Club West Golf Course

The Edge initially proposed selling these three pieces of the Club West Golf Course to homebuilder Taylor Morrison to fund the reconstruction of the site. The plan fizzled after the homebuilder pulled out of the deal.

The four men who bought the Club West Golf Course two years ago have obtained the declarant rights to the beleaguered site.

Papers filed with the County Recorder Sept. 22 show Shea Homes transferred the declarant rights to The Edge. The quitclaim filed by Shea makes no reference to whether The Edge paid anything to obtain those rights.

Attorneys for The Edge disclosed the transfer last week as they renewed their request to Superior Court Judge Joan Sinclair to let them intervene in the Club West Conservancy’s still-unresolved lawsuit against the homeowners association.

THe HOA board fired back on Monday with a reply, stating The Edge can't claim the declarant rights because the Superior Court Commissioner who said the old board obtained them improperly never said the board did not have those rights.

And that argument between The Edge and HOA may further complicate the future of the 165-acre site, which has been closed since early 2018.

The declarant rights have been central to the lawsuit.

The Conservancy in March 2020 sued the previous Club West HOA board, contending it illegally acquired the declarant rights from Shea Homes, which got them in 1993 from a previous developer.

Superior Court Commissioner Andrew Russell last April sided with the Conservancy, ruling that the board had violated the state open meeting law and Club West’s own master bylaws by acquiring those rights.

However, the new HOA board members at several of their monthly meetings have insisted that Russell never took those declarant rights away from the homeowners association.

And in the board's formal response to The Edge's disclosure, attorney Tim Barnes wrote, "While Judge Russell’s March 23, 2021, Under Advisement Ruling held that FCWCA violated the planned communities open meeting statutes, it does not find that the assignment was void."

Therefore, Barnes has asserted Shea's quitclaim "could not legally transfer the declarant rights under the Golf Course CCRs from Shea to The Edge. Because the Shea assignment to FCWCA was recorded, there must first be a judgment entered by which the Court includes an order that FCWCA is no longer the declarant and Shea will continue as the declarant – and such a judgment must then be recorded in order to give effect to what the Quitclaim of Declarant Rights purports to accomplish."

The declarant rights give the owner a great say over how the golf course land can be used.

While they spell out in detail how the Club West site must be run as a world-class golf course, the declarant rights also  seem to provide an escape clause from that requirement.

“The declarant has the power under the declaration to release portions of the property to be developed for non-golf course uses including housing,” that clause reads.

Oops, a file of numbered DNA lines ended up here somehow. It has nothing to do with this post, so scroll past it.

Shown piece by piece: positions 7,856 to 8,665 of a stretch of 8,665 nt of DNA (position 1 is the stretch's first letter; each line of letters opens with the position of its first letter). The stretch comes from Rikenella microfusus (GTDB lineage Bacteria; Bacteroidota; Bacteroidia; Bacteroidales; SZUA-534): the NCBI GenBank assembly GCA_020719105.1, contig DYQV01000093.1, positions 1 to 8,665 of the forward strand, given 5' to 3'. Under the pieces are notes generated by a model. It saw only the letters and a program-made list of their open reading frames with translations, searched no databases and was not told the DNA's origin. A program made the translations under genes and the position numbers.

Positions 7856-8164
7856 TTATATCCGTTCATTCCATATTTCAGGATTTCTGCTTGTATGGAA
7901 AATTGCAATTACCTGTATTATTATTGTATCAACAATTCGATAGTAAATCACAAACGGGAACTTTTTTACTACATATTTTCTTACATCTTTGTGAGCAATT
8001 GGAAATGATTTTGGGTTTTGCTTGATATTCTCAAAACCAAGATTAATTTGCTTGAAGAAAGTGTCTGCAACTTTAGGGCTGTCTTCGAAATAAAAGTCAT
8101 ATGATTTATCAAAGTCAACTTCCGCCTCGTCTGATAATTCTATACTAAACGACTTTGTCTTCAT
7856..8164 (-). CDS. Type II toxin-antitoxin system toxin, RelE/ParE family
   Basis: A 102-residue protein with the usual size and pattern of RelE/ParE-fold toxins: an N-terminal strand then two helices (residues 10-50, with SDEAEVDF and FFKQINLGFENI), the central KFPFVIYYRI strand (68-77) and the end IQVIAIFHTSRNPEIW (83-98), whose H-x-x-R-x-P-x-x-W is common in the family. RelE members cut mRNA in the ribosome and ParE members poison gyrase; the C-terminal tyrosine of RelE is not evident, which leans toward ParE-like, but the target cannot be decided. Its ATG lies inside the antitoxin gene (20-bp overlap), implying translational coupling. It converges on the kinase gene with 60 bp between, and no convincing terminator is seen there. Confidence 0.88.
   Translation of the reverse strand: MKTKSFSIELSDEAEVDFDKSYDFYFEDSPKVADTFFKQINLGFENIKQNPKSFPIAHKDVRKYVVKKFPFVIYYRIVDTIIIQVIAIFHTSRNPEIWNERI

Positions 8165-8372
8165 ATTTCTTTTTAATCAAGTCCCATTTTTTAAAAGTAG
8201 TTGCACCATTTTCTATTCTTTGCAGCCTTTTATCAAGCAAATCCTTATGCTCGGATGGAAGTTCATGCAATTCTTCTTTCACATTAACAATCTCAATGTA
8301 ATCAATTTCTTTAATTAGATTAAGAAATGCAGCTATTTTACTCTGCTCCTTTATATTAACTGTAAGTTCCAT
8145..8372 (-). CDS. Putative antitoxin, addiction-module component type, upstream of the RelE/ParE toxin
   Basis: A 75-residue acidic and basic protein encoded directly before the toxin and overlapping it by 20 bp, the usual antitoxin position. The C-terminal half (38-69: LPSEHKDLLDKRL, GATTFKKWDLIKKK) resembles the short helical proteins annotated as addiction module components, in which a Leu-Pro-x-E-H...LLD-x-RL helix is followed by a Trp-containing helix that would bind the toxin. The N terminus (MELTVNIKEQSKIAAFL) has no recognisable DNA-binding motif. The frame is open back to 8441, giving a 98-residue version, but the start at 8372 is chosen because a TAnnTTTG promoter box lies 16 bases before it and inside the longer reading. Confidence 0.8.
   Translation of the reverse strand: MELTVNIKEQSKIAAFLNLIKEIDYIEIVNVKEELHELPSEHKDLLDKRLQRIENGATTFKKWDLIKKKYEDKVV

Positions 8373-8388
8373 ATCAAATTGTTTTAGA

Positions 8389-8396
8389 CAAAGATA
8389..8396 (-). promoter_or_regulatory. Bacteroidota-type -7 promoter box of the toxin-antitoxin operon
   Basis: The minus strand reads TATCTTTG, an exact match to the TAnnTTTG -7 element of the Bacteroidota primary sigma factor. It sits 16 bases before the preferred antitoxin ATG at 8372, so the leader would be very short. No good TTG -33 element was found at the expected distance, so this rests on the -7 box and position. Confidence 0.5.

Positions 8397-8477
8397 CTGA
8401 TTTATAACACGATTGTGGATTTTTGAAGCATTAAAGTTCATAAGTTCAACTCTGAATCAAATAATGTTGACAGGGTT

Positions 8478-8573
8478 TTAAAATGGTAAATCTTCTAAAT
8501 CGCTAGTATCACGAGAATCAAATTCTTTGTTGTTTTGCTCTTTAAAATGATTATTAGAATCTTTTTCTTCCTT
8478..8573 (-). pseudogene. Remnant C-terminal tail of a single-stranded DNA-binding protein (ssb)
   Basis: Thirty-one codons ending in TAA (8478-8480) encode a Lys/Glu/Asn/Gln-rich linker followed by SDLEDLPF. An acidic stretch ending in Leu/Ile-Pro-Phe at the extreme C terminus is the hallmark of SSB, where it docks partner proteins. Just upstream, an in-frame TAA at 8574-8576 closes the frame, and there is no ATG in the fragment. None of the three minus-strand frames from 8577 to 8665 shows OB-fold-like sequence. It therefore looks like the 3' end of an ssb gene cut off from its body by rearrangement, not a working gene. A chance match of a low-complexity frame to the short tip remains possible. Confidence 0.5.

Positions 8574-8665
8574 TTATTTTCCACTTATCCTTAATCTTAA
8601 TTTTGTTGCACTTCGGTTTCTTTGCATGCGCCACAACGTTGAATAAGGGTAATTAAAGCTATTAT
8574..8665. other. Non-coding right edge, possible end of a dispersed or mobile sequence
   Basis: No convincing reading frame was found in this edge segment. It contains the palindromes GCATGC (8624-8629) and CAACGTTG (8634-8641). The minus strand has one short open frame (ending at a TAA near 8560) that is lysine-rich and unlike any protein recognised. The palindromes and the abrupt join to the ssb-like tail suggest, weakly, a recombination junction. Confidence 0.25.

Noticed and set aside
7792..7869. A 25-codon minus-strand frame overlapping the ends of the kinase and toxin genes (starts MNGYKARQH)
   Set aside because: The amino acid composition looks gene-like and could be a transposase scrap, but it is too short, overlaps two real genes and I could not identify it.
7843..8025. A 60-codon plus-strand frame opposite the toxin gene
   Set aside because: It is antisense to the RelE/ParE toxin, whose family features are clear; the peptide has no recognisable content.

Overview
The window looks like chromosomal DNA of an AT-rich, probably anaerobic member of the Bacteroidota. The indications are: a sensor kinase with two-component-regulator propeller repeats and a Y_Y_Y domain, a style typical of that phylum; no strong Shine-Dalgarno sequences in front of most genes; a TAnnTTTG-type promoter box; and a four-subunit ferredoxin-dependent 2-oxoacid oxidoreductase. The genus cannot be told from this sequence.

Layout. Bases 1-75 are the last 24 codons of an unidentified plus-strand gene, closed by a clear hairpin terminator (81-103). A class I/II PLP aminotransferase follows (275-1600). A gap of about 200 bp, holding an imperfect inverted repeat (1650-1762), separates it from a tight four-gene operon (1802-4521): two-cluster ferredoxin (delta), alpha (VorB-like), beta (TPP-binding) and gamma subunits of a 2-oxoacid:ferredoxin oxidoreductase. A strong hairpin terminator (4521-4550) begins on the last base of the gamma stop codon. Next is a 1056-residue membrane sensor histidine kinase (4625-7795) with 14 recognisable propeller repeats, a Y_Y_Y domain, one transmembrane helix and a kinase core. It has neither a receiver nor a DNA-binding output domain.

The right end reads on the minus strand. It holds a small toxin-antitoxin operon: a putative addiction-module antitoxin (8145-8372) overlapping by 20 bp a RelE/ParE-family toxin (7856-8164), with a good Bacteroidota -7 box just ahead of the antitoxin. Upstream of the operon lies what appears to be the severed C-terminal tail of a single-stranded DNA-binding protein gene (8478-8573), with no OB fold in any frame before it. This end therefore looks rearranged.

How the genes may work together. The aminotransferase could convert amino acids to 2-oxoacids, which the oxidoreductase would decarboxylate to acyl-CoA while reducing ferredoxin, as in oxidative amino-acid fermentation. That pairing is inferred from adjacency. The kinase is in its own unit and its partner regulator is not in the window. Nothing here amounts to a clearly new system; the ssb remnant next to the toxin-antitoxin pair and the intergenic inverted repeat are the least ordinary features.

That’s exactly what The Edge tried to do in January 2020, when it proposed selling three parcels to Taylor Morrison to build 162 homes so it could finance the course’s reconstruction.

That proposal stirred opposition from some homeowners, who formed the Conservancy and then challenged the HOA board’s acquisition of the declarant rights.

After Taylor Morrison pulled out, The Edge suggested the site could be turned into a park – but it noted there still needed to be a way to pay for its construction and maintenance.

The Conservancy – and most, if not all, HOA board members – adamantly oppose any homes on the site, contending in part that it is unfair to about 300 homeowners who paid premium prices for lots adjoining a golf course.

Homeowners have appeared at the last three or four HOA board’s meetings demanding to know what is being done to resolve the impasse.

While board members previously told residents they’ve been advised to say nothing lest they be sued by The Edge, they flatly told residents at their October meeting there were no new developments.

Meanwhile, the Conservancy’s lawsuit has languished for lack of a final order Sinclair can sign. 

The board has told residents it is up to Conservancy to file a satisfactory proposed settlement order for the judge to approve and that instead the group has sought three continuances.

Lawyers for the board and the Conservancy last met with the judge on Aug. 17 to discuss the proposed order the Conservancy had filed.

They discussed two points in the proposed settlement, but the judge also told them The Edge wanted to have a say in the case.

The judge said, “Just to be fair…I will wait until the briefing is done on the motion to intervene before I do anything in terms of a final order here to make sure I’m not foreclosing someone’s rights that should be heard as part of this matter.”

Since that meeting, the Conservancy has filed no new settlement proposal reflecting the two points it seemed to agree on during the Aug. 17 hearing.

Edge attorney Daniel Dowd in several filings has stated his clients’ rights are so critical to the case that they should be allowed to intervene.

He also has filed said that the Edge will drop its request to intervene if the Conservancy files a settlement order to the lawsuit that it and the HOA to agree on in the Aug. 17 hearing before Sinclair.

Last week, Dowd’s latest filing argued, “Although The Edge already had a significant interest in this litigation as the fee owner of the property, it now has additional interest as the property’s declarant.”

He also renewed his allegation that “the CWC and the association are colluding” to negate Russell’s April ruling, thereby giving the HOA the declarant rights.

Down also said if he can’t intervene in the case, “The Edge’s property rights would be severely harmed.” 

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